Australia, who are still giving the impression of deep wisdom bestowed by years of domination, were forced to summon an emergency batsman to their squad last night. The uncapped Usman Khawaja flew to Brisbane from his home in Sydney as cover for the team's vice-captain Michael Clarke. Whether Clarke – who has an Ashes batting average of 55 – plays must be doubtful but it was indicative of a disturbed squad.
Clarke suffered his back injury last week and has been struggling since. Khawaja, who is claimed to be the most exciting batsman in Australia and made 13 and 0 for Australia A against England last week, was originally overlooked. The selectors preferred the veteran Mike Hussey. Clarke thinks he will be fit to play, but the summons of Khawaja suggested that there was not unanimous agreement on the subject.
The important last-minute ceremonial trappings of the series were, meanwhile, perfectly executed. As visitors to Australia quickly discover the place is regulated to within an inch of its life. Don't do this, do that, don't do that, do this, the country is a poster boy for controlled activity, from smoking within 10 metres of restaurants to not walking across roads should a bicycle be approaching.
While it has yet to be officially enshrined on the statute books, another of the country's hard and fast rules was rigidly enforced yesterday. In the nick of time Australia's premier fast bowler said he had a plan to knock the England captain's block off in the Ashes series. When doesn't he?
Mitchell Johnson, the former world cricketer of the year who rather mucked up his last Ashes series in England, put it like this: "England have been doing well for the past 18 months. They really look up to their captain, Andrew Strauss, and that is someone we need to target as their captain. If we can get him to crumble, then their players start thinking the same thing and thinking negatively and so that is someone we will definitely be going after.
"We had a look at a bit of footage of him under the short ball. He can play one that is about chest height but if you get it right on the money, he really does struggle a bit. You have got to get your bouncer high to him. Just be an aggressive bowler at him."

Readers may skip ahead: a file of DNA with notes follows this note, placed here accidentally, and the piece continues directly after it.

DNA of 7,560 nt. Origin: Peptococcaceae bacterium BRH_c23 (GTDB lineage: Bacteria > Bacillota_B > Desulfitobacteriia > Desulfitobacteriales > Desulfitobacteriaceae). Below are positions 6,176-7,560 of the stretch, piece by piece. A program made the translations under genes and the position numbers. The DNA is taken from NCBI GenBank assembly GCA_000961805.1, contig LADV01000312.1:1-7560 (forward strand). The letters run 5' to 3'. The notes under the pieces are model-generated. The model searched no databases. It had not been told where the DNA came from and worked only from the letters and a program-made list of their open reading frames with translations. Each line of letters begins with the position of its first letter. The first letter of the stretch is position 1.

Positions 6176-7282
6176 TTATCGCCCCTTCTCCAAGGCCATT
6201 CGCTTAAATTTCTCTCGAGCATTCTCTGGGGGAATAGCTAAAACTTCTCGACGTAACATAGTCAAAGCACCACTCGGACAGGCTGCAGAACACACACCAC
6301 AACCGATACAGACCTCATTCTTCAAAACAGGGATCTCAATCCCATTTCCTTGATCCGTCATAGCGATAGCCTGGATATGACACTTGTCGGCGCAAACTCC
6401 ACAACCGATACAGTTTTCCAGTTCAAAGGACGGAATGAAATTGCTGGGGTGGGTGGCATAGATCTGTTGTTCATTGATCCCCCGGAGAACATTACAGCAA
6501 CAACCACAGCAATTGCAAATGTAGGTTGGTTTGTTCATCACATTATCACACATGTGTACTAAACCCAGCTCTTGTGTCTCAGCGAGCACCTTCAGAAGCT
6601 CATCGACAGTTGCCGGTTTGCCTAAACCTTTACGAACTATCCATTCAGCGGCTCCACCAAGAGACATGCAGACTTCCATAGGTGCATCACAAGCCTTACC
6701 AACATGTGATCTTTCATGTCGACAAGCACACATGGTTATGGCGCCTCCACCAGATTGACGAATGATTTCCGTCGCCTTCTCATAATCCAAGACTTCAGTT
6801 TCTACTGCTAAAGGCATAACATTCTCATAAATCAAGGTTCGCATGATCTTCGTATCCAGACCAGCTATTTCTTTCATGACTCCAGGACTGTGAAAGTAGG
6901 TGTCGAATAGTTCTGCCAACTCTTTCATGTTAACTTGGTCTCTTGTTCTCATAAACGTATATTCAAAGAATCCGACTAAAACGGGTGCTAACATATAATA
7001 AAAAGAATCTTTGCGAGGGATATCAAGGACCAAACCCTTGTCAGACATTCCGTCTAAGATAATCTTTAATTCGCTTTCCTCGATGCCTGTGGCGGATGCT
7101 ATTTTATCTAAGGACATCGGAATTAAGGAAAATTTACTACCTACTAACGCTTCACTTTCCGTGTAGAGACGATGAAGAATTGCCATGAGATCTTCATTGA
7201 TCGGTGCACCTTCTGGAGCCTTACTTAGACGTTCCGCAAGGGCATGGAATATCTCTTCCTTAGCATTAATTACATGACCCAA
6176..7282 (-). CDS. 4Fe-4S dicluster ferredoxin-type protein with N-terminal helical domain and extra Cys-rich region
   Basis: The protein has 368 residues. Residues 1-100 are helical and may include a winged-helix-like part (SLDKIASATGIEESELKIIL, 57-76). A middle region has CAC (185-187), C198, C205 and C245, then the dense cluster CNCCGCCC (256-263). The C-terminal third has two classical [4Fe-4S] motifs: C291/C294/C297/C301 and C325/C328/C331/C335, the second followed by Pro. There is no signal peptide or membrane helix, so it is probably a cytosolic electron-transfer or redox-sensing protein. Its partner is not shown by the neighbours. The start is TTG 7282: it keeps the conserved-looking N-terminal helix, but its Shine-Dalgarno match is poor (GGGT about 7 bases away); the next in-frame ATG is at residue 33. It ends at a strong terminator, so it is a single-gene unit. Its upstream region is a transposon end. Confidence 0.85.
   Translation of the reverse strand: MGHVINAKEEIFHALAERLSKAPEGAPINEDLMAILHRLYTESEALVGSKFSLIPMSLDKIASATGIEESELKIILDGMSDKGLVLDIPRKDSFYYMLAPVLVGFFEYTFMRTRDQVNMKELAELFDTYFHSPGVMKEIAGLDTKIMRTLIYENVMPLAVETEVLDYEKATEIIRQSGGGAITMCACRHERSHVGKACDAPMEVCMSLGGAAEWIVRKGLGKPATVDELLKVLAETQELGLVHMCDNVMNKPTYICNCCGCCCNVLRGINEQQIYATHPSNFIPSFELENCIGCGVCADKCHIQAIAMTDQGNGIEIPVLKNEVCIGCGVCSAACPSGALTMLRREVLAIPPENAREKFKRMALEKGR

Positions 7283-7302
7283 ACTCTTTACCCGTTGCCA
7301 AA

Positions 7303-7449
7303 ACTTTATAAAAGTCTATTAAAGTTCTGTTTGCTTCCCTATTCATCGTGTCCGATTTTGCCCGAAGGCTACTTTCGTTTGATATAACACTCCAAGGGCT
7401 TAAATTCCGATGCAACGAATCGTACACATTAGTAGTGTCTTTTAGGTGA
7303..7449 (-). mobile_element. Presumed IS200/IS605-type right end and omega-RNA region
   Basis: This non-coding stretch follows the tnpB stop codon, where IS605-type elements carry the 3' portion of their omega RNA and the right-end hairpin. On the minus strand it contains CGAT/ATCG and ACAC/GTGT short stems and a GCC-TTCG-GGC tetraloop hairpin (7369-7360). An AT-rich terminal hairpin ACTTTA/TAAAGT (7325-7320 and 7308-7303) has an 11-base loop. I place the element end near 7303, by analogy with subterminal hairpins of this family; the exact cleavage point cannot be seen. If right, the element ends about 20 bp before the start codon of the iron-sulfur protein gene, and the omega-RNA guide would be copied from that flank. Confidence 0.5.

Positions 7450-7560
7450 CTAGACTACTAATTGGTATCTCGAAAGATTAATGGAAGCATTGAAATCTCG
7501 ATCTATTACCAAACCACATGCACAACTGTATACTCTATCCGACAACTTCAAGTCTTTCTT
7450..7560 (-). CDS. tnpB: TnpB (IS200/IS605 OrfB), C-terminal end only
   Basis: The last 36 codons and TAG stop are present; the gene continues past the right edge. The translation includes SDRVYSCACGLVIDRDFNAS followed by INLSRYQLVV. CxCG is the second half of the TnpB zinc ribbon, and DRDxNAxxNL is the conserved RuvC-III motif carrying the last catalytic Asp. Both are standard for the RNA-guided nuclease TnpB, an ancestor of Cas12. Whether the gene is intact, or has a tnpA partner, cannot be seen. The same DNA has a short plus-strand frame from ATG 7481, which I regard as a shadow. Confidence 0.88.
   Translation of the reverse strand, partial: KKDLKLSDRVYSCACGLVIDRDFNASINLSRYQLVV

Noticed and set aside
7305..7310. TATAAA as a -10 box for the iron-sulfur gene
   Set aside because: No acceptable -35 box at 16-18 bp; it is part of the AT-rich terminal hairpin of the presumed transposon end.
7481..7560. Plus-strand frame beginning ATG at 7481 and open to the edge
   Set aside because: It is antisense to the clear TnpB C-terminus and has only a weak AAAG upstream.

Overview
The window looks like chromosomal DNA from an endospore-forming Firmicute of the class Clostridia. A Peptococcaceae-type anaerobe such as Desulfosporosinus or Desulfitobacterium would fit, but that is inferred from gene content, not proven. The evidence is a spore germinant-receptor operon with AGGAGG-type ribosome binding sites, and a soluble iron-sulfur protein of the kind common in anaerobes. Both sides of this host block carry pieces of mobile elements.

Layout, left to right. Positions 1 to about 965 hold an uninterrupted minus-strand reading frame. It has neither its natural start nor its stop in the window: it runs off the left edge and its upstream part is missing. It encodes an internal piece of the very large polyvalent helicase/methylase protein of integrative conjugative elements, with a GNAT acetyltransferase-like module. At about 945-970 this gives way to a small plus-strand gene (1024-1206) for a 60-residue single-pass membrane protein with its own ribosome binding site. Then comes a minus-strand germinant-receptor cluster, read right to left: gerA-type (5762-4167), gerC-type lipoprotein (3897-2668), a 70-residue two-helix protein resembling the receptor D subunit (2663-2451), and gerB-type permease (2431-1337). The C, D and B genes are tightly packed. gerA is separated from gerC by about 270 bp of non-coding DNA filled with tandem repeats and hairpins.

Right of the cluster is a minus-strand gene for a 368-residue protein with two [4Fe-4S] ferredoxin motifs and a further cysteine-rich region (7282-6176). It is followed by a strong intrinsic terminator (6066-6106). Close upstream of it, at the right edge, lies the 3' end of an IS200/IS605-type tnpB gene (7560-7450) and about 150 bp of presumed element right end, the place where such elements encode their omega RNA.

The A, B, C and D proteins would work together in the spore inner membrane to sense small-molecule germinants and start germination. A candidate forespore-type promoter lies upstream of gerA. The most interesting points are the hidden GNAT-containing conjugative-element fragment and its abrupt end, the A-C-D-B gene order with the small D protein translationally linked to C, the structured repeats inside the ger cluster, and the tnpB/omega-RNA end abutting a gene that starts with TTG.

Johnson's plan may be undermined by his own deep-seated difficulties. Fast and ferocious yet wild and woolly. Australia have stuck with him and he is an integral member of their team now. It seems he has been given the freedom to do with Strauss what he will. If physical intimidation fails then he will try sledging.
He said: "If verbals work, it's something we will keep discussing. I am sure Ricky [Ponting] will probably want us to as well, try to get into his mind a bit. They have got a few players in their side that love a bit of chat."
Johnson said the way to make Strauss crumble was to put fear into him and get him out cheaply so he would worry about his own game and not the team. England may suppose that Johnson, himself, may crumble as he did last year at Lord's where he struggled to release the ball or land it on the cut strip.
"I am mentally stronger than the last Ashes series," he said. "It all comes back to that Lord's Test for me that time. I struggled big-time through that and it was probably more of a mental thing. I have definitely improved that side of things and I think I've shown that. I guess I just put a lot of pressure on myself as well. I am probably my worst critic to be honest. I am always trying to bowl a perfect ball. The crowds [will be a factor] as well – that's why I'm looking forward to playing here in Australia because we'll have the fans behind us. We'll have that support. I've forgotten about all that from Lord's. I've moved on from that. I think I have improved since that last series."
Johnson's appearance has altered slightly since he was in England when he still managed to take 20 Test wickets at 32 runs each. He now sports a tattoo covering most of his right arm as well as one unseen on his left side. It makes him look a bizarre sight as he delivers the ball.
"The tattoos signify a few things," he said. "Obviously, it's a Japanese style koi, some cherry blossoms that have a meaning of luck and a lot of design. I had three sittings, including two six-and-a-half hour sittings. The last bit was only two weeks after I had the previous bit done. That hurt because I was still a bit tender. It wasn't as bad as the side. That killed me. I don't know it if has brought me good luck, I hope so."
What sportsmen will do for their art is obviously boundless. While he was prepared to target Strauss, he may also have a bash at unsettling Kevin Pietersen. The pair had a spat in the nets at Cardiff before the first Test last year and there is no love lost now.
"I didn't say anything during that game out in the middle, I didn't look him in the eye or anything," said Johnson. "Sometimes he really wants you to go hard at him and give him a little bit. I think that's what he feeds off. Who knows, we'll see what happens in this Test series."
Depending on which Johnson turns up could decide the fate of the Ashes. He really is that enigmatic but he really can be that potent.
"I am not going to be at my best all the time," he said. "Sometimes there is too big a difference between my best and my worst. Glenn McGrath said to me, I need to minimise that to make it closer. I would like to be able to bridge that gap a little better."
If the gap stays wide it will be good news for England.
Countdown to the Ashes
2 The number of runs by which England won the second Ashes Test match at Edgbaston in 2005 after fast bowler Steve Harmison had Michael Kasprowicz caught behind. The result is the tightest ever by a runs margin in the history of the Ashes.